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Saturday, January 7th, 2012, 5:00-6:00

Béla Bartók (1881-1945). Two Images, Op. 10 (1910). Chicago Symphony Orchestra, Pierre Boulez. Deutsche Grammophon 445825, tr 7-8. 18:28

Bartók. Romanian Folk Dances (1917). Chicago Symphony Orchestra, George Solti. London 443444, tr 9-15. 6:06

Bartók. Four Orchestra Pieces, Op. 12 (1921). London Philharmonic, Leon Botstein. Telarc 80564, tr 6-9. 25:01

The Fine Arts Commission told Bartók that his opera, the only one he would ever write, was no good, not suitable for the stage. With only two singers and no set changes, Bluebeard’s Castle just wasn’t operatic. He’d later tinker with it some, but the immediate effect of the rejection was that, for four years, he almost completely stopped writing music. Now recognized as one of the greatest composers of the 20th century, Béla Bartók, just entering the height of his powers, in 1911 went into a composing blackout.

It may have been the best action he could take. A few years before, he had started to collect folksongs with his friend Zoltán Kodály. They had been classmates in conservatory, and, discovering a common interest, traveled throughout the countryside to find and transcribe old tunes, sung to them by old villagers and farmers. The music liberated the two students, and started to creep into their own creations.

The effect on Bartók would be profound. He was a devotee of Richard Strauss and Debussy, which can be picked up in his Four Orchestra Pieces, finished and put away in 1912, not orchestrated until 1921. The strange peasant music with asymmetrical rhythms, however, started influencing him right away. We can hear it already in Two Images, with the movements “In full flower” and “Village dance.” Bartók and Kodály discovered that the music wasn’t all “Gypsy,” either, at least what concert audiences had considered (by way of Liszt) to be Gypsy. There were five-note scales thought only to be Asian, and surprising harmonies that didn’t trudge along well-worn European paths.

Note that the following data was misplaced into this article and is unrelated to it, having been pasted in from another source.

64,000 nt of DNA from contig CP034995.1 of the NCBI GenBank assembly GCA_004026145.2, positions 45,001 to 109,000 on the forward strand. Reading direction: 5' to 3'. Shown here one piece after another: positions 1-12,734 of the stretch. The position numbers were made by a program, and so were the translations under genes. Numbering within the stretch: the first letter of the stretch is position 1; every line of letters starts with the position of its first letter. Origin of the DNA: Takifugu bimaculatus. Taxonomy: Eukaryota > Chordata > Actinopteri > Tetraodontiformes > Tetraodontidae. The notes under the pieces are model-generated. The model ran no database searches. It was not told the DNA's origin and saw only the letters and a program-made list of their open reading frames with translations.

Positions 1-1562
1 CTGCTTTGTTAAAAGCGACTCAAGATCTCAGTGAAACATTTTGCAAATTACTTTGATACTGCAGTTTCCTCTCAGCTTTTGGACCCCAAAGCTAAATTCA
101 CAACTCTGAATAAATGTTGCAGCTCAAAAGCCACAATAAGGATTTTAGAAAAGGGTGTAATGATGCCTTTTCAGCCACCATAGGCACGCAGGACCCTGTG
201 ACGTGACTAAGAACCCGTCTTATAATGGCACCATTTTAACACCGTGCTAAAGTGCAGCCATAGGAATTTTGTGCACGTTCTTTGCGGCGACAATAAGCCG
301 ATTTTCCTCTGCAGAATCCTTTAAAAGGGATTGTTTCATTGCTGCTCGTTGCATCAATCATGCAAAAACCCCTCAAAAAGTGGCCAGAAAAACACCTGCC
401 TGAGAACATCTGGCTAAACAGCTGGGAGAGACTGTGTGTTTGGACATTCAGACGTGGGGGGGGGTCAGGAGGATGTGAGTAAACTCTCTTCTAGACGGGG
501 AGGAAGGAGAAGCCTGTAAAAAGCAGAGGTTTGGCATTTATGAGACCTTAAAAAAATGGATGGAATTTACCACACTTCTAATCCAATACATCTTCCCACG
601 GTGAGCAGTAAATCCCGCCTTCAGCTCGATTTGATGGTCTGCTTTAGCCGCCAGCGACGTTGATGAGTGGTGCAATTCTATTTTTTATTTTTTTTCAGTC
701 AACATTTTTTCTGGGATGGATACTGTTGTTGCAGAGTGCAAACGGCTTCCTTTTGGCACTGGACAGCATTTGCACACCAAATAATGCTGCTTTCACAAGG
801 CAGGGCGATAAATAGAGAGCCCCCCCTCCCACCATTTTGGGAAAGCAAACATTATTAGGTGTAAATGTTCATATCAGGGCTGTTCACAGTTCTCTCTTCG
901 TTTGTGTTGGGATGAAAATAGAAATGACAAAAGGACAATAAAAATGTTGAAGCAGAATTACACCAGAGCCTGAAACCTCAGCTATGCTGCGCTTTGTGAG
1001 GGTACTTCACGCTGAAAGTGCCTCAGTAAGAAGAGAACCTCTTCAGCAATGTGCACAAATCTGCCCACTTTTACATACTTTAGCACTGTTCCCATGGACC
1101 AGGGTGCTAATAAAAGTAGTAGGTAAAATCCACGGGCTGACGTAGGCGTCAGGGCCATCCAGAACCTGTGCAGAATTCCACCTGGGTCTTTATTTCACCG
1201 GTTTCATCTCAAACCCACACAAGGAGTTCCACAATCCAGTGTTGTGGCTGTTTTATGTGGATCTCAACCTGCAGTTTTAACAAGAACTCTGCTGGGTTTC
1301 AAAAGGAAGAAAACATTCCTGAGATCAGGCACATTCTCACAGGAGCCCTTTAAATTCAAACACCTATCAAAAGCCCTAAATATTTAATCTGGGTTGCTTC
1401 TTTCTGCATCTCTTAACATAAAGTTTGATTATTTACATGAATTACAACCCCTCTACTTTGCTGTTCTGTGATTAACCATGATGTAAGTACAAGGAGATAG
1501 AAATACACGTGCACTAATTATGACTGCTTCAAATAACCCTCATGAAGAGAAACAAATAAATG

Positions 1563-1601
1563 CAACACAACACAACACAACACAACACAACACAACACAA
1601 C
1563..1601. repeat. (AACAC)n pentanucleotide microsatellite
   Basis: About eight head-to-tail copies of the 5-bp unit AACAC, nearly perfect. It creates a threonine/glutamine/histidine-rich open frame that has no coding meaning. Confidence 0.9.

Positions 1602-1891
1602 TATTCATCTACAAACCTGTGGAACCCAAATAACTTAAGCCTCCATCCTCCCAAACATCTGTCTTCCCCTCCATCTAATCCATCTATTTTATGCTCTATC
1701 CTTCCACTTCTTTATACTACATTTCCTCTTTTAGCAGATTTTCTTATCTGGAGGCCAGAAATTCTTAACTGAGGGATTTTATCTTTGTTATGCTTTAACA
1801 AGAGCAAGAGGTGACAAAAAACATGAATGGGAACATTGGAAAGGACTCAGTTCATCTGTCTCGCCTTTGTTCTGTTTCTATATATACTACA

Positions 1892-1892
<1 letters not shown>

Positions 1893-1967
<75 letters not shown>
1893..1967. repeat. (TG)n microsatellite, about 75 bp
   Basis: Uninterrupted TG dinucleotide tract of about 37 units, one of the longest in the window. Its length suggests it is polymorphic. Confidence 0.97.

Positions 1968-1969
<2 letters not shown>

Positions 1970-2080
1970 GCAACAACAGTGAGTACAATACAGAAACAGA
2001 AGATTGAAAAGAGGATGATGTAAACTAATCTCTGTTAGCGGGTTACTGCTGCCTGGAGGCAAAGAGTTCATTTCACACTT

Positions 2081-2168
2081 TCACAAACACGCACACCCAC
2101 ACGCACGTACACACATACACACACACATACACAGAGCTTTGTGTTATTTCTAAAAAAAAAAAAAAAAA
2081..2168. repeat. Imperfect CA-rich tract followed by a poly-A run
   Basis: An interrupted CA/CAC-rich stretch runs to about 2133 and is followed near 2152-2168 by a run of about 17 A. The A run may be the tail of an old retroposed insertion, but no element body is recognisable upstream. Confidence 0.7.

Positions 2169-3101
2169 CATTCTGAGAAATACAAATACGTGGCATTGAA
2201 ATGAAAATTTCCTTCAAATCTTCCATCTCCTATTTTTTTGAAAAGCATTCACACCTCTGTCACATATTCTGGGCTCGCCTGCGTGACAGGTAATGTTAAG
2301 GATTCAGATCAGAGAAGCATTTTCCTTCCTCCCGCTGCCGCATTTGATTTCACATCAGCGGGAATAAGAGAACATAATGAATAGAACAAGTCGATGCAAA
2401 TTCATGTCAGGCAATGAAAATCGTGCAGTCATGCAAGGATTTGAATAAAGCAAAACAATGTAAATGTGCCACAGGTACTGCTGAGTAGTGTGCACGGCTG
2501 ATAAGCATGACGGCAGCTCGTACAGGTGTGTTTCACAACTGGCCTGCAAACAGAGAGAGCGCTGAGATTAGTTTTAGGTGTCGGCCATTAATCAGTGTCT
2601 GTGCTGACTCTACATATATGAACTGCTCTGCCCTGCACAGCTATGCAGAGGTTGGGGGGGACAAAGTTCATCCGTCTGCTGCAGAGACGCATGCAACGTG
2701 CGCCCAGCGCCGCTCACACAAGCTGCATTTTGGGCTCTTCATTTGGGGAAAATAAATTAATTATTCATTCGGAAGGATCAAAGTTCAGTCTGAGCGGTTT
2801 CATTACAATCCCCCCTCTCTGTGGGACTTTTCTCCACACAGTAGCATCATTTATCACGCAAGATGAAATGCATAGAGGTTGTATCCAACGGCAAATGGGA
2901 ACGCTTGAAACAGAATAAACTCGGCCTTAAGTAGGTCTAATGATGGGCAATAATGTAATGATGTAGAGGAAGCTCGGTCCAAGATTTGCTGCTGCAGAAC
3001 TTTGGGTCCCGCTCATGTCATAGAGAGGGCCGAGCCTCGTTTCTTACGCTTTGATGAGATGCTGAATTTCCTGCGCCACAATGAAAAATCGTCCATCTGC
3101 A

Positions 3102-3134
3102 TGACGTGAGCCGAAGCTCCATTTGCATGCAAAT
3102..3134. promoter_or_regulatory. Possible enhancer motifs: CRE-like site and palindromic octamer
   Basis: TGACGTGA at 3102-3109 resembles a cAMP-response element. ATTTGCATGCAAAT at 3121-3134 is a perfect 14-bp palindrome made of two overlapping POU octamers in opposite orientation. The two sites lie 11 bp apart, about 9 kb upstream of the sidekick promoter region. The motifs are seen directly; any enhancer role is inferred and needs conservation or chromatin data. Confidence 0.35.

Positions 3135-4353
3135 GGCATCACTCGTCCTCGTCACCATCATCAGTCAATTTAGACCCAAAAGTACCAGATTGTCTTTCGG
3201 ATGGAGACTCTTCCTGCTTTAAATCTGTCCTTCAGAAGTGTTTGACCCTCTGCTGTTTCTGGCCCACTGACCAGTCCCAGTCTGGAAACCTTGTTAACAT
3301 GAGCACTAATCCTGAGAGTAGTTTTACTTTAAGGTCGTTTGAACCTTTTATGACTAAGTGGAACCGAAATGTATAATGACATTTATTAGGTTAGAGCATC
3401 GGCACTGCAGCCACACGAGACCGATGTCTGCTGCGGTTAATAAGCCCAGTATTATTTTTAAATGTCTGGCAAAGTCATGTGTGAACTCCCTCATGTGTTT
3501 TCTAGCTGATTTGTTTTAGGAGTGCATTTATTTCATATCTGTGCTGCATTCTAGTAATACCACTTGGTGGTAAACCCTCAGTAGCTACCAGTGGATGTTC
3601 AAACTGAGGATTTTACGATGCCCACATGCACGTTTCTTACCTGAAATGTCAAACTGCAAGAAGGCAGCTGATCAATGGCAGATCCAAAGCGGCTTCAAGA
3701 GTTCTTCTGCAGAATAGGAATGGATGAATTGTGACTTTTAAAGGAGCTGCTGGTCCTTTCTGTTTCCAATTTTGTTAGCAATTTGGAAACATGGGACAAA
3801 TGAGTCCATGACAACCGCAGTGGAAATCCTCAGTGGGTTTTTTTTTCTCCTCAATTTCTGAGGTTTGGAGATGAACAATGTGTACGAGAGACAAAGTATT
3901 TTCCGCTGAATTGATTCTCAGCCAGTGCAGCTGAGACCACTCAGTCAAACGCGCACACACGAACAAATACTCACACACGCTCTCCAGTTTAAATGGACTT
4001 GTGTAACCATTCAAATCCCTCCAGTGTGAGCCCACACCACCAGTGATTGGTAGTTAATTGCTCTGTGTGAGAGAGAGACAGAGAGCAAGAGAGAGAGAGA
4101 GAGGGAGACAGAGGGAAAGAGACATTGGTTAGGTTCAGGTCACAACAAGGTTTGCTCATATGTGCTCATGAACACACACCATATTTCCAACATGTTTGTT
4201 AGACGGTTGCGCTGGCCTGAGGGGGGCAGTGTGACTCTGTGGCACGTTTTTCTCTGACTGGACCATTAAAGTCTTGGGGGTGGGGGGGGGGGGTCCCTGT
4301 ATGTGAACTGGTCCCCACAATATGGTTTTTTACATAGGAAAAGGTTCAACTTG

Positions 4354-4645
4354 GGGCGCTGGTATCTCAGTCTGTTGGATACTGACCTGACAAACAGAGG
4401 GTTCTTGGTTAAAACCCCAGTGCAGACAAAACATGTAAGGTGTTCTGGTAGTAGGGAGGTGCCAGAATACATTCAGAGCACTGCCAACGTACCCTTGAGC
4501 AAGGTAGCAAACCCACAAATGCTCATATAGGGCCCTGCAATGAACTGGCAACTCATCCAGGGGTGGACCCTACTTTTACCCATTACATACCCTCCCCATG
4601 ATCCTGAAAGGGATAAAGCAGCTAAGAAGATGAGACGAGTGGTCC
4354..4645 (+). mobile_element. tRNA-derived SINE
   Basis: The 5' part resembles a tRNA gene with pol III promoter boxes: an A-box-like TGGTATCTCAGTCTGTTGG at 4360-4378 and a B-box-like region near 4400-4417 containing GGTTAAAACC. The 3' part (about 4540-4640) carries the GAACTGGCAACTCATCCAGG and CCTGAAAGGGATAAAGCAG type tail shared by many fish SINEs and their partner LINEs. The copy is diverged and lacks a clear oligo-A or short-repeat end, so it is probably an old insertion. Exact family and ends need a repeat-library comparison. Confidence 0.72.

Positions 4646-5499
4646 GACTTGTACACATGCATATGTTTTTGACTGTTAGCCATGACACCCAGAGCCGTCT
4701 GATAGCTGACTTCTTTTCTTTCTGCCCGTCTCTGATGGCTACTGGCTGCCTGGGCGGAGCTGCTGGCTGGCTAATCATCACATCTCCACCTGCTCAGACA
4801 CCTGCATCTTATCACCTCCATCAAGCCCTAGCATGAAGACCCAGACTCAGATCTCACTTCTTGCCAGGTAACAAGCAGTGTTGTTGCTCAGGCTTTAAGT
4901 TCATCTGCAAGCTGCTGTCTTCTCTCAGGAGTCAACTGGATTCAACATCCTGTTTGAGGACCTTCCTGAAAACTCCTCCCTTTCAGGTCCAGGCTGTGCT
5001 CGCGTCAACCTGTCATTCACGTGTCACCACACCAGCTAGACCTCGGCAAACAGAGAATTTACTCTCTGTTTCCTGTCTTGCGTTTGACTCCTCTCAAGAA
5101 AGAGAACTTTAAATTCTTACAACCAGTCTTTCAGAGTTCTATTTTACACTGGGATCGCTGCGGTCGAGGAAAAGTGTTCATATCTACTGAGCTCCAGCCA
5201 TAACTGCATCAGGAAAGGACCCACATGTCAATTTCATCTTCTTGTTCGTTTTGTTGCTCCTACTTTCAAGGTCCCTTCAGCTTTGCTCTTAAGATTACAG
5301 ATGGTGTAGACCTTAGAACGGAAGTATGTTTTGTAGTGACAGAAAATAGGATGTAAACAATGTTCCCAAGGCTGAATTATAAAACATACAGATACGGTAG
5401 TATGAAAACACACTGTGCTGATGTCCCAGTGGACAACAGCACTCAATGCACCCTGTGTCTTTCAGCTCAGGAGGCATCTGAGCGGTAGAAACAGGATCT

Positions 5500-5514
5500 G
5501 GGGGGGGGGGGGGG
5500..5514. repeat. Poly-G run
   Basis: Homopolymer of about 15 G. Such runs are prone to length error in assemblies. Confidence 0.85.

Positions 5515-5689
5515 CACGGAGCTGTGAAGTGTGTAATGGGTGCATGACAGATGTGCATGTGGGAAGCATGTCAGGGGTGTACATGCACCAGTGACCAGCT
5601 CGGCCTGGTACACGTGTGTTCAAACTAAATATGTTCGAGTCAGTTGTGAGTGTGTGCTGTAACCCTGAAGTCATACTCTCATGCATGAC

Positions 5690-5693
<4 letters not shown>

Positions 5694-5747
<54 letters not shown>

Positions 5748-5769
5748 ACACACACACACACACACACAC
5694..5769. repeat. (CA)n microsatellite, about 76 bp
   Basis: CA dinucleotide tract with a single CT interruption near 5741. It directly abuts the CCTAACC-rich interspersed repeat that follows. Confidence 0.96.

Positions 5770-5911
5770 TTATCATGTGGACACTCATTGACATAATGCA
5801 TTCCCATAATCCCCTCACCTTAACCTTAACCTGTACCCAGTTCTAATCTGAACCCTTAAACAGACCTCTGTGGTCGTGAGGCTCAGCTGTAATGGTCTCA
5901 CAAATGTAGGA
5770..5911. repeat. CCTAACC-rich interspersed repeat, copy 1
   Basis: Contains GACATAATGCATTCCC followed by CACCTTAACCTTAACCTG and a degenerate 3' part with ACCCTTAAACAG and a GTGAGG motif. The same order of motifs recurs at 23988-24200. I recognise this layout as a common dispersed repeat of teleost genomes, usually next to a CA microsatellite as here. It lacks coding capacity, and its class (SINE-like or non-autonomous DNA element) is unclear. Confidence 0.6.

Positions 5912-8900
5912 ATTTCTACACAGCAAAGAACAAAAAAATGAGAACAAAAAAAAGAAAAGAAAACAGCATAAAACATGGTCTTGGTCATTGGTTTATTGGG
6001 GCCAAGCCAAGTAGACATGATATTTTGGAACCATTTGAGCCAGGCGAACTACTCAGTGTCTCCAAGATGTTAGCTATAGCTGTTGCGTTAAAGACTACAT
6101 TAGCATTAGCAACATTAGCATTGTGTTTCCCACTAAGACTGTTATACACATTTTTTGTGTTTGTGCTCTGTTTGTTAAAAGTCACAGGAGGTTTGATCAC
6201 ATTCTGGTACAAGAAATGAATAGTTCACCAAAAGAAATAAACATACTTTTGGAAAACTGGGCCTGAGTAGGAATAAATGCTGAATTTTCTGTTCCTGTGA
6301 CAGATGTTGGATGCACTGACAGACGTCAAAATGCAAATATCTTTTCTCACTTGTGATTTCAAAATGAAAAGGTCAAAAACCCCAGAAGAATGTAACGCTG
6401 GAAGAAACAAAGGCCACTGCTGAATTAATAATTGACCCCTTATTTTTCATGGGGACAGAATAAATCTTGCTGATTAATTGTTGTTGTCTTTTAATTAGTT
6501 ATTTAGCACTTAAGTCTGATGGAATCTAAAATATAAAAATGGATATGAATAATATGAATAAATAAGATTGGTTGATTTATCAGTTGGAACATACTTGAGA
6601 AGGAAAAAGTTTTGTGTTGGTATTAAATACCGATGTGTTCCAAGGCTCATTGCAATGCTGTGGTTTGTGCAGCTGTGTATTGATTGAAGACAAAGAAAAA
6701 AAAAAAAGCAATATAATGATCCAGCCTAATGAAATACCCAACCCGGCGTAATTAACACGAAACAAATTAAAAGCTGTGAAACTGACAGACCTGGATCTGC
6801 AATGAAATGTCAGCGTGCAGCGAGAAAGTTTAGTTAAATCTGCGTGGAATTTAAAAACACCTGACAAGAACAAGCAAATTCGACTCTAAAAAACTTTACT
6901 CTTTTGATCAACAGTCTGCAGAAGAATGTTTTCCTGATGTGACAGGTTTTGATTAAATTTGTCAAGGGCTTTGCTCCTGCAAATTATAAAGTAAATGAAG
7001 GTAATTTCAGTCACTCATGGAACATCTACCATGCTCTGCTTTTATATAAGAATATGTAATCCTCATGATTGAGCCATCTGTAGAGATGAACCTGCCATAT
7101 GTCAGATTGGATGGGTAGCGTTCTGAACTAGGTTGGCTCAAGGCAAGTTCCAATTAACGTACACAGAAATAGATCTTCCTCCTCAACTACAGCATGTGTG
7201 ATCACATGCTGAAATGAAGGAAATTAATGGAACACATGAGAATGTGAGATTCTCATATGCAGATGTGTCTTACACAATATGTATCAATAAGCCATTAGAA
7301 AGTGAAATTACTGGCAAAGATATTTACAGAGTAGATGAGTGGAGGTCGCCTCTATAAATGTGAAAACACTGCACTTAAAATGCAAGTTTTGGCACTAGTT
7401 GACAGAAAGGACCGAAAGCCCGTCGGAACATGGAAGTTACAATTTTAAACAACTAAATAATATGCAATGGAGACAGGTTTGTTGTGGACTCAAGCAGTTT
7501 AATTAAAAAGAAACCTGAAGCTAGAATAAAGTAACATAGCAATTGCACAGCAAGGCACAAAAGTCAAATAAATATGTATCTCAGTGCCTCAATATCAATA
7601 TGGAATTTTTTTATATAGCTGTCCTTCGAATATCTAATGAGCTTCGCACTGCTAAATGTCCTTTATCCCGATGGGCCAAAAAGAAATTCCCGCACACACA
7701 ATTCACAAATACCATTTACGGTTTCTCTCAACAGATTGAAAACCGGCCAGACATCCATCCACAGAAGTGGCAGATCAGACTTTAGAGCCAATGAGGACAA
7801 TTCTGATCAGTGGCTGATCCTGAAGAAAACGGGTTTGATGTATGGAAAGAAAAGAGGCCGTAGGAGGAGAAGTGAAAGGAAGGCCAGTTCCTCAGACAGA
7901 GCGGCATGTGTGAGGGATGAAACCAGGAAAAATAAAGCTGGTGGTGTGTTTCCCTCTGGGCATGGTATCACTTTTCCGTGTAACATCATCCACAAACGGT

So instead of giving up after the 1911 disappointment, Bartók decided to be useful. He went back to the field and started collecting folk music again. Recording tunes throughout Hungary, Slovakia, Romania, and Bulgaria, he made arrangements of them as he went. And then, when World War I brought his traveling to a halt, he started composing revitalized, original music. The popular Romanian Folk Dances come from this time, 1915, when he put them together for piano, orchestrating them two years later.

In 1918 he would write the century-shifting work The Miraculous Mandarin. Later would come the great Cantata Profana, Music for Strings, Percussion and Celesta, and the last four of his six string quartets. His immensely successful Concerto for Orchestra and Piano Concerto No. 3 were decades away, after he was forced, by another war, to leave Europe and move to America. But his self-education from the music of the people was the springboard for his entire output.

That his career was steeped in folk music is no revelation; he talked of it himself. He thought that a composer could use folk music in three ways. It could be lifted; it could be copied (with new tunes sounding just like old ones—no different from the first way); or it could be absorbed to create something completely new.

That is Bartók. His music could be highly dissonant, but it would always remain tonal and vocal, if wildly so. Quirky and relentless rhythms abound, and harmonies follow their own rules. But it took a crashing rebuff and a return to the country for Bartók to absorb and create anew. These three middle-period works show the emergence of a composer who would define the 20th century in entirely new terms.

On the first Saturday of the month Jack Moore and I host Discoveries from the Fleisher Collection on WRTI 90.1 FM in Philadelphia and on the all-classical webstream at We also broadcast encore presentations of the entire Discoveries series (now ten years and counting!) every Wednesday at 7:00 pm on WRTI HD-2. For a look at all the shows, click here.

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